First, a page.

Chromogranins are a family of acidic soluble proteins which exhibit widespread distribution in endocrine cells and neurons. Chromogranin A (CGA), the major soluble component of the secretory granules in chromaffin cells of the adrenal medulla, is a single polypeptide chain of 431 residues with an apparent molecular mass of 70–75 kDa and a pI of 4.5–5. In mature bovine chromaffin granules about 50% of the CGA has been processed. In the present paper, the structural features of the proteolytic degradation mechanism have been characterized with regard to the possible function of CGA as a prohormone, as suggested by recent studies. CGA‐derived components present in chromaffin granules were subjected to either two‐dimensional gel electrophoresis or HPLC and the N‐terminal of each fragment was sequenced. Immunoblotting with antisera to specific sequences within the CGA molecule were used to characterize these fragments further at their C‐terminal. In addition, a similar approach was performed to characterize CGA‐derived fragments released into the extracellular space from directly depolarized bovine cultured chromaffin cells. Our results identified several proteolytic cleavage sites involved in CGA degradation. Intragranular processing occurs at 12 cleavage sites along the peptide chain located in both N‐ and C‐terminal moieties of the protein; a preferential proteolytic attack in the C‐terminal part was noted. We found that CGA processing also occurs in the extracellular space after release, generating new shorter fragments. The proteolytic cleavage sites identified in this study were compared with the cleavage points which are thought to be involved in generating CGA fragments with specific biological activity: pancreastatin, chromostatin and N‐terminal vasostatin fragments. In addition, a new 12‐amino‐acid CGA‐derived peptide corresponding to the sequence 65–76 was identified in the soluble core of purified chromaffin granules. This short peptide was released, together with catecholamines, after stimulation of cultured chromaffin cells suggesting its presence within the storage complex of chromaffin granules. The specific biological activity of this CGA‐derived fragment remains to be determined.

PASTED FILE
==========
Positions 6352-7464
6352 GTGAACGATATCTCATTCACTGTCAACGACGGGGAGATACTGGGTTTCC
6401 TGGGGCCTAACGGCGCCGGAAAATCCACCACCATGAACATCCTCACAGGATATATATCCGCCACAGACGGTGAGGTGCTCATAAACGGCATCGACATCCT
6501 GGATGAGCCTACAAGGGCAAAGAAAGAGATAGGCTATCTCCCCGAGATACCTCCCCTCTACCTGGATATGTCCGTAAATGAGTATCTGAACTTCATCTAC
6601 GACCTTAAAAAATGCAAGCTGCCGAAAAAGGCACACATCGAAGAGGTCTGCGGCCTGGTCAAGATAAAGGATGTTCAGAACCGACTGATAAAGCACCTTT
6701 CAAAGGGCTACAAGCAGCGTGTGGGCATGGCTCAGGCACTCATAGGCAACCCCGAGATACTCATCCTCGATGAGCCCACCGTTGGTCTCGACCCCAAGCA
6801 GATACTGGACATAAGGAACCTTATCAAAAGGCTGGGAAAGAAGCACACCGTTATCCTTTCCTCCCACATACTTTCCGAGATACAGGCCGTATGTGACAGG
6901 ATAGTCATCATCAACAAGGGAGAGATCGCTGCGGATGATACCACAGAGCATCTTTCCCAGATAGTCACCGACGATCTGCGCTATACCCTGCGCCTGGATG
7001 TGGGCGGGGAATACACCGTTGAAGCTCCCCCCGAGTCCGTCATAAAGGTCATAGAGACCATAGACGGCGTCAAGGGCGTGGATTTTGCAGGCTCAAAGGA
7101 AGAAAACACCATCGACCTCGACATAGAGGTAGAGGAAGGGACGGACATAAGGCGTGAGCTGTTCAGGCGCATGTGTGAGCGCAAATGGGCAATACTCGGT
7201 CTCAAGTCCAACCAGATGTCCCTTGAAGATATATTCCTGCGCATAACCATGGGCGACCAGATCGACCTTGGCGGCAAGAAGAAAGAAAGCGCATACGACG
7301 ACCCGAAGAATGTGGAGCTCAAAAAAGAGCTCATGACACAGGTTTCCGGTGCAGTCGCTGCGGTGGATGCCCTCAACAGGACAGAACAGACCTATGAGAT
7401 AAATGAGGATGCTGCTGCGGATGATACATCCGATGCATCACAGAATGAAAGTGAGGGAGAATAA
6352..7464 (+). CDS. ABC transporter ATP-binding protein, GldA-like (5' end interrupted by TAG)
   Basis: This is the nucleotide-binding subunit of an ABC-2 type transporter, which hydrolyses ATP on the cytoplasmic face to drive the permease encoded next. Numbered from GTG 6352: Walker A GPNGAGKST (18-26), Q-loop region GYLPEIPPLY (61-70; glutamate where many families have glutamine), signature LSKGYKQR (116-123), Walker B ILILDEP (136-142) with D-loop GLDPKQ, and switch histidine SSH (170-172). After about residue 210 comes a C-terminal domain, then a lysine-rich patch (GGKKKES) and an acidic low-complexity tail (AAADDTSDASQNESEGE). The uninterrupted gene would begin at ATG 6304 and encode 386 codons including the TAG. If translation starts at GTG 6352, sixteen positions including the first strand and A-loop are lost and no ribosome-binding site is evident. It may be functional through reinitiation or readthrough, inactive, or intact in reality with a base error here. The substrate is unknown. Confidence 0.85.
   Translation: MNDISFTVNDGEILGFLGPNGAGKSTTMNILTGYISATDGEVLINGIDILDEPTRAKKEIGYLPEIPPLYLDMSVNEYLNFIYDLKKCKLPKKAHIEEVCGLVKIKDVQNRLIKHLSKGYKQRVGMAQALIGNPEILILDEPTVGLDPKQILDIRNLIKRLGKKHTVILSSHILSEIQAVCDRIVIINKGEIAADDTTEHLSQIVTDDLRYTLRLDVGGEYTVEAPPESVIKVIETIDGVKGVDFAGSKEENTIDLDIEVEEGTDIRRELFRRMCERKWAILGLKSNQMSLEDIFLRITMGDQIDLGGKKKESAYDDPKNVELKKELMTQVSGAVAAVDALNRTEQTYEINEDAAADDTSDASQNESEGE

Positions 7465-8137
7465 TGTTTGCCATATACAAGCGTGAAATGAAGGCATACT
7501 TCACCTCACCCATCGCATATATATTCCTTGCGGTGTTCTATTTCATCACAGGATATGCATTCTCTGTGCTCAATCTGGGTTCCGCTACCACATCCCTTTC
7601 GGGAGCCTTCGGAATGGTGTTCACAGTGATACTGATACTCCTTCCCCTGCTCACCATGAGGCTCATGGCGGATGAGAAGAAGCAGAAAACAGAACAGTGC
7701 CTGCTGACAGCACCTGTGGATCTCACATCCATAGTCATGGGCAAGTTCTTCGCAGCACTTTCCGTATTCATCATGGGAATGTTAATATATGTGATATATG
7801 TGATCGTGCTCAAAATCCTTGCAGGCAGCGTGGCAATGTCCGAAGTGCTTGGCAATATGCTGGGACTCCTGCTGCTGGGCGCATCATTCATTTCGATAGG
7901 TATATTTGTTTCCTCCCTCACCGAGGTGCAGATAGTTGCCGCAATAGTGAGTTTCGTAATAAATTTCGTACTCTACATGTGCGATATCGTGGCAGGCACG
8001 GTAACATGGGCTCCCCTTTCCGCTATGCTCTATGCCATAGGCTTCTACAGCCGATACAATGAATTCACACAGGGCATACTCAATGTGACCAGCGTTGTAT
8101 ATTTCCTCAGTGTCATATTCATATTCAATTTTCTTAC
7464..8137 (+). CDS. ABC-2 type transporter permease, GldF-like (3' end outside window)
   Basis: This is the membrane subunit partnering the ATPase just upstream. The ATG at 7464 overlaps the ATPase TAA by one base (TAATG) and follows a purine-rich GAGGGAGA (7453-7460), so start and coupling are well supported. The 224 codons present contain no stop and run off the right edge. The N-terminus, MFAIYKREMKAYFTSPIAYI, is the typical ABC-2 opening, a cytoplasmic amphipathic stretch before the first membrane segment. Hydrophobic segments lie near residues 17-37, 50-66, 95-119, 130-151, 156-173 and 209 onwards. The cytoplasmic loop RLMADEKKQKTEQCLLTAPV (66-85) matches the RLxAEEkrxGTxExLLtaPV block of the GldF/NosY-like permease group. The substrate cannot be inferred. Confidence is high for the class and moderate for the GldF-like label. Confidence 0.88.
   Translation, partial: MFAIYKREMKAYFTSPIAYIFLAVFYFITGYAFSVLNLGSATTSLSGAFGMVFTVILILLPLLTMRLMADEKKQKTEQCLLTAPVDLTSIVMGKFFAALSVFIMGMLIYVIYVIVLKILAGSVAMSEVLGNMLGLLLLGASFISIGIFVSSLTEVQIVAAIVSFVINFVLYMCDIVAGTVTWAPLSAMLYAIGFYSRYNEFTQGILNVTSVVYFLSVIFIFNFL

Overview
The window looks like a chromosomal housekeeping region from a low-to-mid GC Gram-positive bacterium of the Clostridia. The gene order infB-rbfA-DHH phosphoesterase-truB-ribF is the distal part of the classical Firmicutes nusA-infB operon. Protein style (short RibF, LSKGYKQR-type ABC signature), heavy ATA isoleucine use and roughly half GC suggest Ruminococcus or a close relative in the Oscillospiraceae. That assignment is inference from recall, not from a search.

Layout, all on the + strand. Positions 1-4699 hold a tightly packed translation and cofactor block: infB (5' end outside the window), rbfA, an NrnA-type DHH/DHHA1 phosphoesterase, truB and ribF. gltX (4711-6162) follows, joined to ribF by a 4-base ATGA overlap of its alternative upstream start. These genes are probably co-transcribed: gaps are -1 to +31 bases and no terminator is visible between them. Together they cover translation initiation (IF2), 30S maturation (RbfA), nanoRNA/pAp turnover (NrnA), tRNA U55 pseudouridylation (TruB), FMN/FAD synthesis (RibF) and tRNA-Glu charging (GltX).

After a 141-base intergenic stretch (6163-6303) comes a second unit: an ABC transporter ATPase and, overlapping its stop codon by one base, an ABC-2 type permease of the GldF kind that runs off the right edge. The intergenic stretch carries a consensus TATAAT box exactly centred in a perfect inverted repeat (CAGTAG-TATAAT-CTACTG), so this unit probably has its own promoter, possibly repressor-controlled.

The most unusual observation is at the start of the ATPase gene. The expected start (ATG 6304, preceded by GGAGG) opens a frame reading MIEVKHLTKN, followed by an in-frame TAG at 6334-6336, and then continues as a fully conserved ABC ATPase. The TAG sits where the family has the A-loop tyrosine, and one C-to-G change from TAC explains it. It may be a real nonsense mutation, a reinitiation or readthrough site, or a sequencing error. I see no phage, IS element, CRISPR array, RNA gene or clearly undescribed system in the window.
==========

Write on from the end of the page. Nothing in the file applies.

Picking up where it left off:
|Original language||English (US)|
|Number of pages||11|
|Journal||European Journal of Biochemistry|
|State||Published - Oct 1993|
ASJC Scopus subject areas